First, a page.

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Sunday, 18 March 2012 17:43

'Tartuffe' clowns around

Written by Shahnaz Ahmed

The Details

Jean-Baptiste Moliere's comedy Tartuffe was meant to be clever and funny, but even a classic script couldn't have saved UMSL's clownish adaptation of this play.

The play is essentially about Tartuffe (played by Michael Pierce) a religious con artist, misrepresenting and attaching himself to Orgon (played by Drew Anthony Pannebecker) and Madame Pernelle (played by Michelle Childs). Orgon, being head of household and being completely blinded by Tartuffe's character, wants to have his daughter Mariane (played by Joanna Woolens) marry Tartuffe. The plot moves towards exposing Tartuffe's character while Tartuffe tries to exploit Orgon's trust in him. The play is written in verse, but the script has been changed and modernized to include words like "F*&^" and "shut up" and to decrease running time. I understand that the Broadway version of this show ran two hours and 30 minutes long and hence I would have to assume the script has been modified significantly to make it run for a mere one hour 30 minutes with no intermission.

The play was performed in a commedia dell'arte style (channeled through Ringling Brothers) with Tartuffe wearing a mask and looking more like a clown. He had on a loose hat with a sunflower sticking out of it. Orgon wore a mask and a broad black and white striped suit that had elements of a circus as well. The outlandish costumes were more of a distraction than a supporting element to the play.

The play was performed as a broad farce-or so it seemed. All actors were trying to perform slapstick vaudeville-style comic routines. I might have smiled a couple of times and maybe chuckled a couple more, but that was all the reaction the entire play got out of me.

Direction by Tlaloc Rivas was good, but I don't feel the necessity to blame the bad acting on him.

I felt the actors tried too hard to make their characters and lines funny and somewhere in there the art of comedy was lost. Also, there was poor chemistry on stage all around. I must however give special mention to a couple of actors, however. Firstly, I must mention Drew (as Orgon). I thought he struck a good balance between character, acting and comedy, and I enjoyed watching his performance. His performance was very distinctly superior to the others.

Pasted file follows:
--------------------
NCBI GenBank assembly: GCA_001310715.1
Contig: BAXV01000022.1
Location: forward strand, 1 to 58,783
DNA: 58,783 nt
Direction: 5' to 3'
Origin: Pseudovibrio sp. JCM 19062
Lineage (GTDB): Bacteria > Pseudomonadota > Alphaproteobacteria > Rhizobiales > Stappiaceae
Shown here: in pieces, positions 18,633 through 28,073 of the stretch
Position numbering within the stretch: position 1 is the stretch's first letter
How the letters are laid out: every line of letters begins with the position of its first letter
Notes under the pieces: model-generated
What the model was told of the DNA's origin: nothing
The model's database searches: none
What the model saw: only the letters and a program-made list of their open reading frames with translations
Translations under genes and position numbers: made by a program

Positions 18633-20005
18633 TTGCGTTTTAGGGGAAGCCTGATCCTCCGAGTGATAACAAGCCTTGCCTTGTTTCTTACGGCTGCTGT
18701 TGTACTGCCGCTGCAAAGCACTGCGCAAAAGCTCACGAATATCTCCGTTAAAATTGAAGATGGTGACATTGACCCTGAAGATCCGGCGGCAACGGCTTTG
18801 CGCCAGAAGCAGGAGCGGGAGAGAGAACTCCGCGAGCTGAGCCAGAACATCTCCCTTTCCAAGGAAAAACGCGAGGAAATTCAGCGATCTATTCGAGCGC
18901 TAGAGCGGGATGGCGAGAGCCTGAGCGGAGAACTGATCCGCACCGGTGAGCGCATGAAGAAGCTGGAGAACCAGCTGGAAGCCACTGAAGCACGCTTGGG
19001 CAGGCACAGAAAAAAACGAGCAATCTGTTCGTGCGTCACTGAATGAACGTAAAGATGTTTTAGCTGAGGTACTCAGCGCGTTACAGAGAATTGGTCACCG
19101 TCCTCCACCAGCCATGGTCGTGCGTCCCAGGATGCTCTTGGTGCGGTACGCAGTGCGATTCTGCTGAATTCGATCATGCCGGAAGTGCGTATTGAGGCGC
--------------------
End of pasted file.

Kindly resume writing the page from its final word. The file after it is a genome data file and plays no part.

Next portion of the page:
My second mention goes to Michael (as Tartuffe). He had some excellent moments on stage and then there were times I wished for more. I felt he played the "good guy" well. He had good comic timing for that and his character was likable. When it came time to show his evil side, however, I felt he let me down. It was ultimately Drew that elevated the play to helped me empathize with Tartuffe and the other characters.

The set was simplistic. Lights and sounds were adequate. Set changes were simple as well, but fun to watch. The designated actors that had to change set, came on and while moving furniture expressed themselves through silent actions, where I felt they were pretending to fight over where they had to move the furniture or how or when to do it. I enjoyed it as much as (if not more than) the play itself.

The other elements that I enjoyed in this play, without trying to contradict myself, are the costumes. I loved Dorine's (played by Barbie Sutton) striped tights, Mariane's (played by Joanna Woolens) skirt, Tartuffe's ridiculous looking stomach pouch and suit, Damis' (played by Reese Walters) “high water” trousers, and I've mentioned Orgon's suit before. I still say the costumes distracted me from the play, but who cares, really? It was visually funny and made me feel like I was in a circus. It made me want to feel good and want to like the play because it made the statement that this play was supposed to be fun. I was in a circus.

For purposes of transparency, I must mention that I mistook the start time. I thought the play started at 8pm, when in fact it started at 7:30pm. Also, although I was there 15 minutes before 8pm, due to ticketing issues at their office, I didn't get to enter 'till 8pm. I missed the first 30 minutes, but I'm happy to say that I did immediately pick up on the plot, although I wasn't entranced instantly.

In conclusion, I will say that I will look forward to another production (by another theatre company) of "Tartuffe", because Moliere weaves a simplistic but very fun plot. However, I would not completely recommend this one. I must mention though that if you like slapstick stage comedy, you might enjoy this production. I enjoyed what I felt was a great potential for a play.

"Tartuffe" plays at the Touhill through March 24th.

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